I recall something I saw once on 60 Minutes, I think. It was about how India is hopelessly bureaucratic. You have to get business permits for every little thing. If a minister or local teapot dictator does not like you or needs more money, you get nothing. All the paperwork must be sent away for weeks to get stamps, etc.
Has this changed? Are these feared Indian IT organizations home grown or built by outsiders taking advantage of the low labor cost.
I cannot imagine that China is much friendlier to the small business person. In China, much of the work goes through Taiwan or Hong Kong. Why, because foreign investors have built the factories to use the cheap labor.
It most of the Indian and Chinese companies are doing work for foreign companies; they must be managed at some level by the people contracting the work. The US management will infect them from the top down.
I can start an LLC in my basement or garage. If the product is good, my company will grow. Ask Joel if it is possible to start your own company in the good old USA. That is what keeps giving the US a technical advantage.

Thursday, July 10, 2003

>I recall something I saw once on 60 Minutes, I think. It was about how India is hopelessly bureaucratic.

I was "Commanding Heights" on PBS. IT grew too fast for the bureaucratic shackles to be placed on. Now they are rich and powerful, and they help protect their interests.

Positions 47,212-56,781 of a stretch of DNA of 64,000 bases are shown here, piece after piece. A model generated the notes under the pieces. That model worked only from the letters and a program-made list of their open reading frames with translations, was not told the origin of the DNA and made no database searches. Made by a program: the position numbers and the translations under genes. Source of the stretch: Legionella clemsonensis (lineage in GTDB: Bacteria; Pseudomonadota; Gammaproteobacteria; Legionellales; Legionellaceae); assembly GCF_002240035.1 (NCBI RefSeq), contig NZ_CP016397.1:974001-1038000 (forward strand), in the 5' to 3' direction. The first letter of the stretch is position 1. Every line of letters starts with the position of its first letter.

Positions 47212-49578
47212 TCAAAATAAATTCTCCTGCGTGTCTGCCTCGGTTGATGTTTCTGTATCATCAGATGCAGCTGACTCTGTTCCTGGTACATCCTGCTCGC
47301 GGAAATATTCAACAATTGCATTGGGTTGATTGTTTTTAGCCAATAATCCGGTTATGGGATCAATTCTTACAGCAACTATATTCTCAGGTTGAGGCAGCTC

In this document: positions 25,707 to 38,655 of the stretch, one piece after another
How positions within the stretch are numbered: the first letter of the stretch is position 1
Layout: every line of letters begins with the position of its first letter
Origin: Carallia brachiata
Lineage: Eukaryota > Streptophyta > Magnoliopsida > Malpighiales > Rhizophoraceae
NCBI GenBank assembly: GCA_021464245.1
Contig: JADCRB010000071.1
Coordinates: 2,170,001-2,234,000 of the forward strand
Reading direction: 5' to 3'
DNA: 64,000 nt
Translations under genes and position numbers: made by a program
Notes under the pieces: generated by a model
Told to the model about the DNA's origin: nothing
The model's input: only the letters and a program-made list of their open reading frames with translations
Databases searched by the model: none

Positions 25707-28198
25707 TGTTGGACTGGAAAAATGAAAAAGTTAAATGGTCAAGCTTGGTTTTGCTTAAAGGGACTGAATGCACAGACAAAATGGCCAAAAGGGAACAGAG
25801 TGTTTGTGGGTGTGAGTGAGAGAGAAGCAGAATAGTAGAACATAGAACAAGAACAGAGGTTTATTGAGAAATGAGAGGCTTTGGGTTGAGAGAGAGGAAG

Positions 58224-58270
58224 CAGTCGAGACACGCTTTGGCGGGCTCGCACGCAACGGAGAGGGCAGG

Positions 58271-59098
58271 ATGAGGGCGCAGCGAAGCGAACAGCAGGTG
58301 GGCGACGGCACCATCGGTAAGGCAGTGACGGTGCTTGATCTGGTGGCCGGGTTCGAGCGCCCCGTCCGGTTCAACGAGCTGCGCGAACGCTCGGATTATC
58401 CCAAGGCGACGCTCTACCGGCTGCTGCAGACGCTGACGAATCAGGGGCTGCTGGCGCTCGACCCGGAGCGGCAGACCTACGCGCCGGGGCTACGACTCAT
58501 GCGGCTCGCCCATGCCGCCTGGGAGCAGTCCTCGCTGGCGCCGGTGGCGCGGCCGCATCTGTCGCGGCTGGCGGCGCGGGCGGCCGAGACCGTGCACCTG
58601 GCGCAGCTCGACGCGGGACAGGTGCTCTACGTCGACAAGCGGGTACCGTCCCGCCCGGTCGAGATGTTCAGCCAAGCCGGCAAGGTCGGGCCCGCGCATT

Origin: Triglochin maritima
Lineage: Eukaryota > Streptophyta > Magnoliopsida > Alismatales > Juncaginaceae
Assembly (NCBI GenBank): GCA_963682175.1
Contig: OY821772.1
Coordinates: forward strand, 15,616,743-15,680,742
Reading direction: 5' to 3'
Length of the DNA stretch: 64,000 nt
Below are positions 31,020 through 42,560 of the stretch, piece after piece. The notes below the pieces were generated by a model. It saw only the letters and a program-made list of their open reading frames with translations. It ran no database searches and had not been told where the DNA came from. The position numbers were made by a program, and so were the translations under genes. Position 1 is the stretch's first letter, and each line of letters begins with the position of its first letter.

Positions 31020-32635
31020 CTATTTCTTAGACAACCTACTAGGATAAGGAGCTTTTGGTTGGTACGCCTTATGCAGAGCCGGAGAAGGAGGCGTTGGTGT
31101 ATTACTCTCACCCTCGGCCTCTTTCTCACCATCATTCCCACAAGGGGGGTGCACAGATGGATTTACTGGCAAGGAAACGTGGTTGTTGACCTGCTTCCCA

We have our own worries.  Internet Tax anyone???


Thursday, July 10, 2003

Andy may be right.  Of course, he thought he was about AMD too.  That being said, I find Dennis Forbes' comments interesting.

I agree that there appears to be a conflict with off shore sourcing and telecommuting but it is real.  I listened as a manager tried to explain how it is "different."  That it is an "organization" overseas.  The fact is that managers think it is different and that is enough.

As for wage concessions, there is nothing to concede.  Unless you have a specialized skill you are an "employee" or "contractor".  Paid what the market and you will bear.  I don't need concessions, the market has them built in.  (supply and demand)  Overseas high supply, low cost.  Local, higher cost, supply doesn't matter.  That the cost savings is an illusion does not matter either.  It is making VPs, Presidents and that is enough.